A historian’s final wishDr. Park Byung-seon, a Korean-born historian who had long worked at the National Library of France in Paris, recalled the thrilling moment when she found the royal protocols of the Joseon Dynasty in a dark basement: “The moment I opened the book, I shivered, with the strong scent of ink percolating through my nostrils. While I was looking at it absentmindedly, a librarian approached me and asked, ‘Are you sick?’ That was the most unforgettable moment in my life,” she said.
Park passed away at a Paris hospital yesterday. She was 83. We extend our deepest condolences to her family and friends. May she rest in peace forever.
The royal books were looted by the French Navy during its invasion of Ganghwa Island in the West Sea in 1866. Thanks to her miraculous discovery, the treasure was safely returned to Korea last April, 145 years after it was taken.
Park’s death - which took place only seven months after the return of the royal protocols - bears testimony to her fate as a scholar who was determined to see the texts return to her homeland. Park also made a great contribution to the country in 1972 by proving that “Jikji” (“Anthology of Great Buddhist Priests”) is the first book printed by movable metal type in the world. Park wrote books on the French invasion and our history of the independence movement against imperial Japan.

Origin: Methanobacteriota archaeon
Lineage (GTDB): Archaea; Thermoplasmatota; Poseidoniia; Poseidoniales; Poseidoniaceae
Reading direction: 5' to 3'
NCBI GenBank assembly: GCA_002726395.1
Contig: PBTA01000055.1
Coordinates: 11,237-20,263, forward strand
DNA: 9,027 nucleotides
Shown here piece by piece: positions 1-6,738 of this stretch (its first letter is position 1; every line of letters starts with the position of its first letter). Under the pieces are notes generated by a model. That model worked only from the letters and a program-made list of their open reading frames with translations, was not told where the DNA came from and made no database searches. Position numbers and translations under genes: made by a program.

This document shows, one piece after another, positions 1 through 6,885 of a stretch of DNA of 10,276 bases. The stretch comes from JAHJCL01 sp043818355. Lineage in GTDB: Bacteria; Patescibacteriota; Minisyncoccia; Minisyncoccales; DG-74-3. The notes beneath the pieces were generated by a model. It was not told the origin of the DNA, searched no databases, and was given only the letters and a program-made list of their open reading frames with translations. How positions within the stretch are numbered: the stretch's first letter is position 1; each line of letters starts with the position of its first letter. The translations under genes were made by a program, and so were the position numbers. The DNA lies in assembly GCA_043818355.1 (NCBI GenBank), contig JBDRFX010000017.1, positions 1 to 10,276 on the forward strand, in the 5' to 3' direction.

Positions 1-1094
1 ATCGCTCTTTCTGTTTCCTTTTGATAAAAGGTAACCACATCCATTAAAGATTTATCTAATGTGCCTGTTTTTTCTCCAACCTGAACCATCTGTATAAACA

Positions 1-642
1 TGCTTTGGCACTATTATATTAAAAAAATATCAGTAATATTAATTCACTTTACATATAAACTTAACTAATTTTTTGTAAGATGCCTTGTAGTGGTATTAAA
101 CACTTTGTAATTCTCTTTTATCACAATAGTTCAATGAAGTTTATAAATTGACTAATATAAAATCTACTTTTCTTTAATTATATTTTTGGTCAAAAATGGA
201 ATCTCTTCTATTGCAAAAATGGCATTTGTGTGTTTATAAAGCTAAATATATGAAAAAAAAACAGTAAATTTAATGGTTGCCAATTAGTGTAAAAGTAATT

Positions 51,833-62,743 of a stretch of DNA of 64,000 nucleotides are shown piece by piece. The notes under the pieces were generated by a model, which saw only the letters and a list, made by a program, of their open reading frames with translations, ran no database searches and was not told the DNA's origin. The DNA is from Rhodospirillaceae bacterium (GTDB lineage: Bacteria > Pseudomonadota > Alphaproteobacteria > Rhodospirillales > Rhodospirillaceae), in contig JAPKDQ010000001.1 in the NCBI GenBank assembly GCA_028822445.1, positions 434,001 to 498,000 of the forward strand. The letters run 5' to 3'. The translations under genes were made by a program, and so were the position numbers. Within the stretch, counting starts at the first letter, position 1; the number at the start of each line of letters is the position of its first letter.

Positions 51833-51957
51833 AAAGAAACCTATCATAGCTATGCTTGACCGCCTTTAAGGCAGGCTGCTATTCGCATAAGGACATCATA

She grieved over our contract with France, which must be renewed every five years, when the French government returned the Oegyujanggak Uigwe books. We should never forget her wish that Koreans do their best until the term “lease” finally disappears in the contract.
At the same time, the government must devise long- and short-term measures to recover our artifacts by finding out exactly what’s been lost to other countries. Officials in our embassy and cultural center in Paris should feel ashamed for neglecting their duties.
The return by next month of the Joseon royal protocols held by the Imperial Household Agency of Japan was also made possible thanks to persistent efforts of civilian groups to take them back.
We heartily support the proposal that Park be buried at the National Cemetery. If Park, a winner of our national medal of honor, cannot qualify as an outstanding contributor to the state or society - according to the decree on the cemetery - who else can qualify? We believe that her French nationality should not be an obstacle. It is our turn to fulfill her wish.